Win or lose, I’m always proud to be a Spartan

Like most of my fellow Michigan State Spartans, I was feeling a little depressed yesterday afternoon. Despite great effort, our basketball team fell to UConn in the Elite Eight of the NCAA Tournament. Along with many sports analysts and bracket builders across the country, I had hoped this year would be the year they made it to the national championship. But, alas, it wasn’t meant to be.

Five years at Michigan State gave me some of my favorite people and great friends.

It’s often easy to get swept up in the ups and downs of college sports. For alumni like me, you’re invested in your school and want their success more than anything (especially when you’re going up against your rivals). But when losses like these happen, I have to step back and remind myself that a basketball team is not even close to the most important thing I got from my time at Michigan State. In my five years on campus, it was far more important that I gained:

  • An amazing fiance. While we actually met before college, Michigan State was where we started our relationship, learned about one another, grew as a couple and made the decision to face the real world hand-in-hand, for the long haul.
  • Absolutely great friends. Some of my best friends are those I met through FFA or NAMA or other classes in the College of Ag and Natural Resources. I wouldn’t have gotten through college – and it sure wouldn’t have been as much fun – without them.
  • A professional network. Whether it was through internships, on-campus jobs or participation in various clubs, the professional network I continue to reach out to today is the one I started building during my time in East Lansing.
  • My favorite memories. By the time graduation rolls around, every senior is just ready to be done. You’re done with classes and studying and exams. You’re ready to be in the real world, making money. And everyone tells you to savor those moments as a college student but I – just like all the students who came before me and those who have and will come after – didn’t really believe it. Now that I’m three years out of school, though, I savor those memories of club meetings and hanging out in the dorms and walking through old campus. It was a great time in life and an experience I will be ever grateful for.

As someone posted on Twitter, “We’ve won a lot of yesterdays. We’ll win a lot of tomorrows. We just didn’t win today.” It’s always hard to not reach your goal, but I’d harken to say that being proud of your school and thankful for the time you spent there means that you’re already a winner – no matter what the scoreboard says.

Lessons from Pixar: Technology won’t fix a bad story

If it’s possible for companies to have “fans”, I would definitely be a “fangirl” of Pixar.

Now, I’m a self-diagnosed Disney child, so of course I love their movies. But despite loving Toy Story and Finding Nemo just as much as the next person, the true reason that I’m a fangirl is not about their products. It’s about their philosophy.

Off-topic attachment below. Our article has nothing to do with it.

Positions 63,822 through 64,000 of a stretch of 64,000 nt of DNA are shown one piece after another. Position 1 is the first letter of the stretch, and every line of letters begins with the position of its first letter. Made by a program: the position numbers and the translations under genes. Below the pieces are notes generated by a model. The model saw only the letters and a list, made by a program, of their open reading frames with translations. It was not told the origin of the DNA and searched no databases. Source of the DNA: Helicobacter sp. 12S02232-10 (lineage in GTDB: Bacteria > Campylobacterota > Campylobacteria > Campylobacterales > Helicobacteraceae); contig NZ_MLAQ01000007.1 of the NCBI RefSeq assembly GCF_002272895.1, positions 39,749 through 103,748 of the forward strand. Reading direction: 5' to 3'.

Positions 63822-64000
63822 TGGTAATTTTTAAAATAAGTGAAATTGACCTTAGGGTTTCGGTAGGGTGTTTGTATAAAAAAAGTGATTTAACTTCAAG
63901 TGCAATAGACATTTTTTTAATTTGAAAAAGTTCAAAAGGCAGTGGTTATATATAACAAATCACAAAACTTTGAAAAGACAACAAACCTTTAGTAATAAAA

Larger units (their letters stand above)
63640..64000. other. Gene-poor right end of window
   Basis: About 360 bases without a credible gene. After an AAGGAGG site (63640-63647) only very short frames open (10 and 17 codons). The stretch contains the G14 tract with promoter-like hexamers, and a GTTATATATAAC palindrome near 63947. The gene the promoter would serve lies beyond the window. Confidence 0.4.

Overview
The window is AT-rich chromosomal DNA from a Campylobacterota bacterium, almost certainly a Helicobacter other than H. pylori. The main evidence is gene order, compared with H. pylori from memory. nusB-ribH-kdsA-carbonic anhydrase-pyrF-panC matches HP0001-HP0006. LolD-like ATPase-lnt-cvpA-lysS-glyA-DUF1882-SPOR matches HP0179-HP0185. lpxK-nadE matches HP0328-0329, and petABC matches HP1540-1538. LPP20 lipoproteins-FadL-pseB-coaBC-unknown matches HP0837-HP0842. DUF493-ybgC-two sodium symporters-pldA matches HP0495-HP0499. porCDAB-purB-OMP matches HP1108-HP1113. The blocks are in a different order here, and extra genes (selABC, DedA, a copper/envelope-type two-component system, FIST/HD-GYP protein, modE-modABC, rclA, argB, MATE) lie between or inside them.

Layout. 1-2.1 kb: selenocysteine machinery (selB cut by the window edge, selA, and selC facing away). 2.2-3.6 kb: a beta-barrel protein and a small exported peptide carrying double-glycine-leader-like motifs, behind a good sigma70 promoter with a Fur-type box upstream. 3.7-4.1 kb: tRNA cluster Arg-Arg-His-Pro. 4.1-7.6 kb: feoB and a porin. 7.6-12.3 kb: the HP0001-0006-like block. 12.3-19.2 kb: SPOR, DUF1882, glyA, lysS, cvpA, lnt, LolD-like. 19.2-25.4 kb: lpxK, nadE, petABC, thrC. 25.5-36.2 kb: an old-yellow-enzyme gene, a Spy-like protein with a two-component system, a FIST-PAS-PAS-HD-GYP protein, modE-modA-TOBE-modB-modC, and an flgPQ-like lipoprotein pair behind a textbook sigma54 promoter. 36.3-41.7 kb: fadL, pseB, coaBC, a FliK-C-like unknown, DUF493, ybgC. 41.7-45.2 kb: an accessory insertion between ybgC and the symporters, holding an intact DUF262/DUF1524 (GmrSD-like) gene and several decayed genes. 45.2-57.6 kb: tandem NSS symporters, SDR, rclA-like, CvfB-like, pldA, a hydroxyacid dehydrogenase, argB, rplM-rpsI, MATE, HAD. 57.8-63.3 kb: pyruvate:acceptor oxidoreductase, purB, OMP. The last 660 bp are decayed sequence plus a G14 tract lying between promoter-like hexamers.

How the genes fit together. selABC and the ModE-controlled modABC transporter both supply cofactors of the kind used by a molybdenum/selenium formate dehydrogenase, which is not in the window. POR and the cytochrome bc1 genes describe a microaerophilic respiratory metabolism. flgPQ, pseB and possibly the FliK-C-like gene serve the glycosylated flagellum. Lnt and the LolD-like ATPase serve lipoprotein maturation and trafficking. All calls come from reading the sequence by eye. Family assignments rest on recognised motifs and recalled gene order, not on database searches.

I was reading a great article this morning on Fast Company called “Building the Next Pixar”. The author interviewed several people who have since moved on from their time at the animation studio (turns out, that group is actually pretty small) and gathered their insights on what it is about Pixar’s business philosophy that makes them such an enigma in entertainment and such a gem for their employees.

You can read the entire article for the full list, but one of my favorites is “Story Drives Everything.” Now, I’ve heard this mantra from John Lasseter before – in the (great) documentary, A Pixar Story – but I love it every time I hear it. The fact is, there have been times when Disney movies weren’t very good (the 1970s-1980s, late 1990s-2000s). A lot of people tried saying that animated movies were a dying genre and that computer animation killed traditional animation. Neither is true. The real problem was that the stories they were trying to tell really weren’t all that good. If you look at the great Disney and Pixar movies – whether it’s Beauty and the Beast or Toy Story – it’s obvious that it’s not about the technology, it’s about the story.

In my line of business (advertising/marketing), we often face the same challenge. From social media to Google Glass to SEO to apps, technology to reach people with the latest product/service/cause is always changing. Print is dead (or maybe it’s not). Social media is dead (or maybe it’s not). The vehicle for the message keeps changing.

Which is when we have to remember that the technology is irrelevant, unless it helps us tell our story better.

An example of using technology to enhance a story is what we’re doing for our clients with video. Now, I work on animal health business, which tends to be quite technical and not always that interesting. But we have a great group of veterinarians and cattle producers who are using our products to help raise healthier cattle – and that’s a story worth talking about. So, we’re using video to better tell that story than maybe we could through print or social media.